Posted on | March 12, 2013 | 16 Comments
Every day, it seems, we read headlines about new research that “proves” this, that or the other thing. My favorite such research was a study that found larger-breasted women are more intelligent. Can we trust such research? Alas, a story on the front page of today’s Washington Post indicates we should be cautious consumers of science:
Last year, research published in the Proceedings of the National Academy of Sciences found that the percentage of scientific articles retracted because of fraud had increased tenfold since 1975.
The same analysis reviewed more than 2,000 retracted biomedical papers and found that 67 percent of the retractions were attributable to misconduct, mainly fraud or suspected fraud. . . .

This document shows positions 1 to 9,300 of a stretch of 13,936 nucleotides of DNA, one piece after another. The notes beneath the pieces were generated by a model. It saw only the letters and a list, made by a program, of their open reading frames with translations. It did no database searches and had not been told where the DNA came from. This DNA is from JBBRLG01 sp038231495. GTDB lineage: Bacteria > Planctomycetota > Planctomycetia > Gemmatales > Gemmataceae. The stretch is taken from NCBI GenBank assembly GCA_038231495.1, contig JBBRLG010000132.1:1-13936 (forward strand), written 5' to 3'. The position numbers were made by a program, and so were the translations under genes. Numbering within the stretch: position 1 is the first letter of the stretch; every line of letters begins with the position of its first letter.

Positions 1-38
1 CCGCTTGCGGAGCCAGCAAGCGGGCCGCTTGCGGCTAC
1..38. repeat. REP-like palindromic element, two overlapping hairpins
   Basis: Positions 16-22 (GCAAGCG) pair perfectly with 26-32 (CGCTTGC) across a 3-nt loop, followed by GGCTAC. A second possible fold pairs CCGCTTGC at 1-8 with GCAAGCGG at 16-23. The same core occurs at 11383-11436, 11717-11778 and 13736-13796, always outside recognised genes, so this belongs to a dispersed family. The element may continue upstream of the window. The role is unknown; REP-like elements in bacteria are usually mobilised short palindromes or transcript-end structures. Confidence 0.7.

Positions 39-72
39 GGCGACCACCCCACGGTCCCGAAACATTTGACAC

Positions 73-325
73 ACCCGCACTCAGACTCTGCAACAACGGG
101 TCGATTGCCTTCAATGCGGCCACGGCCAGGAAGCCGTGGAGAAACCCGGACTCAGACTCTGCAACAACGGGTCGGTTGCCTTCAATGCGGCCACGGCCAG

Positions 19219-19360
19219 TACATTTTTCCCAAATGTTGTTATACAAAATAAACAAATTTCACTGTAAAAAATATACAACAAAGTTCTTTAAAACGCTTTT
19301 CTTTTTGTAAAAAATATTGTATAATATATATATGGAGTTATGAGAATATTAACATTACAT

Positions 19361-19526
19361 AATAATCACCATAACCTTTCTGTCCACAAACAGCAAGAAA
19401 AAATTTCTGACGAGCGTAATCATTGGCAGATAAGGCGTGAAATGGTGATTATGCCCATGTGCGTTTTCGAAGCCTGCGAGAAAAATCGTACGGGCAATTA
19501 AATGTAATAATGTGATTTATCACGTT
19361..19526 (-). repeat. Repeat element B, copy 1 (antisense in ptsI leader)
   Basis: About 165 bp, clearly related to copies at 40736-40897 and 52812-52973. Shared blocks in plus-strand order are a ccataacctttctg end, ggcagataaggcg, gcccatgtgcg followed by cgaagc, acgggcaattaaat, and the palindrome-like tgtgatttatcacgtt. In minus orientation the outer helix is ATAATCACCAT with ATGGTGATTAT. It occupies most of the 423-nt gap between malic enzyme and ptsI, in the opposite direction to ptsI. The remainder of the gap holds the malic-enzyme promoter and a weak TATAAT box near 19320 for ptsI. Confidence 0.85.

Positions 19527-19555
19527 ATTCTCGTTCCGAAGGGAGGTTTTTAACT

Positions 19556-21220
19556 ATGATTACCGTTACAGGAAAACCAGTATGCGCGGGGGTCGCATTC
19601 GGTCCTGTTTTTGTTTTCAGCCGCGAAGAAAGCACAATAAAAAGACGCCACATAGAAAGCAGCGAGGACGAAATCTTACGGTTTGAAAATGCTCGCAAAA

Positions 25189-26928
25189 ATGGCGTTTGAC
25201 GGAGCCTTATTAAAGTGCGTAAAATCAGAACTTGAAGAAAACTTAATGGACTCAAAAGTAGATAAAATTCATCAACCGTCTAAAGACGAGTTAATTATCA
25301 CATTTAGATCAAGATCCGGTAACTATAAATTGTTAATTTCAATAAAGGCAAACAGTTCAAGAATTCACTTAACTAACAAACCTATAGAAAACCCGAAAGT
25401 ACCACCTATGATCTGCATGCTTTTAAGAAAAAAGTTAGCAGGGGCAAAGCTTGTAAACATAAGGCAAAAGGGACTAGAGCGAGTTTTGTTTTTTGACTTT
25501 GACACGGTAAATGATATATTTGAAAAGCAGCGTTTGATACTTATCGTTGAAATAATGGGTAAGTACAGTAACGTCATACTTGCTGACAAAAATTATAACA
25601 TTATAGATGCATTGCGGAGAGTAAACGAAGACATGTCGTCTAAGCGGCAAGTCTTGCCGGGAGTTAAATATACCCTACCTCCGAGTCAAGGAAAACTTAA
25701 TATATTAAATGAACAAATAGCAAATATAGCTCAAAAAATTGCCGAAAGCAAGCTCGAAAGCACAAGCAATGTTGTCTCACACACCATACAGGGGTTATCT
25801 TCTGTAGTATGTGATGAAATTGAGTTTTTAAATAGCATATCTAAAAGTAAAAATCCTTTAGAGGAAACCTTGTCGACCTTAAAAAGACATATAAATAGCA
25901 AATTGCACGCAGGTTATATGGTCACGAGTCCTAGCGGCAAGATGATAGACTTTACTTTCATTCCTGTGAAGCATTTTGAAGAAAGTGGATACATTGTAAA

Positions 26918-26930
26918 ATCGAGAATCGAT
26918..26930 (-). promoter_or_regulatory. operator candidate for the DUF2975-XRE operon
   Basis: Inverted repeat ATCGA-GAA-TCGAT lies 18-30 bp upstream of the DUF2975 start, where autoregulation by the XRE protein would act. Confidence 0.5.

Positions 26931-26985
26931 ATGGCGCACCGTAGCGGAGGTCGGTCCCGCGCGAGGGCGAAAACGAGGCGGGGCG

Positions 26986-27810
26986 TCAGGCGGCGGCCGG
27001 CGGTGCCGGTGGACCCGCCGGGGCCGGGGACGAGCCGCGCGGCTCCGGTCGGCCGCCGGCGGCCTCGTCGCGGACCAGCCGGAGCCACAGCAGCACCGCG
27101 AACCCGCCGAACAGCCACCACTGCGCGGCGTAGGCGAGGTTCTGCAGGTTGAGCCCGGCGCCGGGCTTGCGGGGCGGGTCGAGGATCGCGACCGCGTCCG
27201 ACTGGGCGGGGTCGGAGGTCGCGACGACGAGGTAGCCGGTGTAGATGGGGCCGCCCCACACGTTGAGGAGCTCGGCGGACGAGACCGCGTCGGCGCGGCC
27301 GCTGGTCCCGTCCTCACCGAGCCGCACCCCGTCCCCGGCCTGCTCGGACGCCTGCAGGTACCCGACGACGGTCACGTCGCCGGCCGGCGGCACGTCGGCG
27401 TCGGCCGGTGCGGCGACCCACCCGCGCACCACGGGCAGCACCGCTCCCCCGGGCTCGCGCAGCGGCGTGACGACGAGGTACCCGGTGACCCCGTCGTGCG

[University of Washington research Ferric C.] Fang said retractions may be rising because it is simply easier to cheat in an era of digital images, which can be easily manipulated. But he said the increase is caused at least in part by the growing competition for publication and for NIH grant money. . . .
“The reader of scientific information is at the mercy of the scientific institution to investigate or not,” said Adam Marcus, who with Ivan Oransky founded the blog Retraction Watch in 2010. In this case, Marcus said, “if Hopkins doesn’t want to move, we may not find out what is happening for two or three years.”
Fake cancer research might fool federal officials signing off on NIH grants. Unfortunately, fake research won’t cure real cancer.
And breast implants won’t raise your IQ score.